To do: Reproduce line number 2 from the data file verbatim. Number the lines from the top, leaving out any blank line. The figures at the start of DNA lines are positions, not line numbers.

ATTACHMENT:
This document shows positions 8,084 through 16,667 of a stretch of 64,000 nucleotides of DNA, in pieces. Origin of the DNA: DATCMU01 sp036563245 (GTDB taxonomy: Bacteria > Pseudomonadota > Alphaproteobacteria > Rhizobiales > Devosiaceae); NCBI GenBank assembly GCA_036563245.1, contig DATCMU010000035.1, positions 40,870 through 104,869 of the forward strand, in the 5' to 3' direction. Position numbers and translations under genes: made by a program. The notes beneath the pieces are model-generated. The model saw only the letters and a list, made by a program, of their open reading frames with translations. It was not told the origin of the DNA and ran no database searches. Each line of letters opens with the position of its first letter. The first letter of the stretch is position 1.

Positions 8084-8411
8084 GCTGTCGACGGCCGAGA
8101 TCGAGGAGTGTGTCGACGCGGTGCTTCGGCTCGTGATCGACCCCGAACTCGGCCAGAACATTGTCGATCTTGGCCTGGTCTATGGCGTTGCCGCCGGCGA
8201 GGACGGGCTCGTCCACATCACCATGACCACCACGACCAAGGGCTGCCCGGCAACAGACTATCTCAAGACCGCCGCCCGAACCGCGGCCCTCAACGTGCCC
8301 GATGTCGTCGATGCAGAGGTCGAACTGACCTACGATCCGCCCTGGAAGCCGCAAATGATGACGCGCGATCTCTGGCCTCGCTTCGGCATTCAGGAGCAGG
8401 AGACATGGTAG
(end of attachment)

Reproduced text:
Positions 8084-8411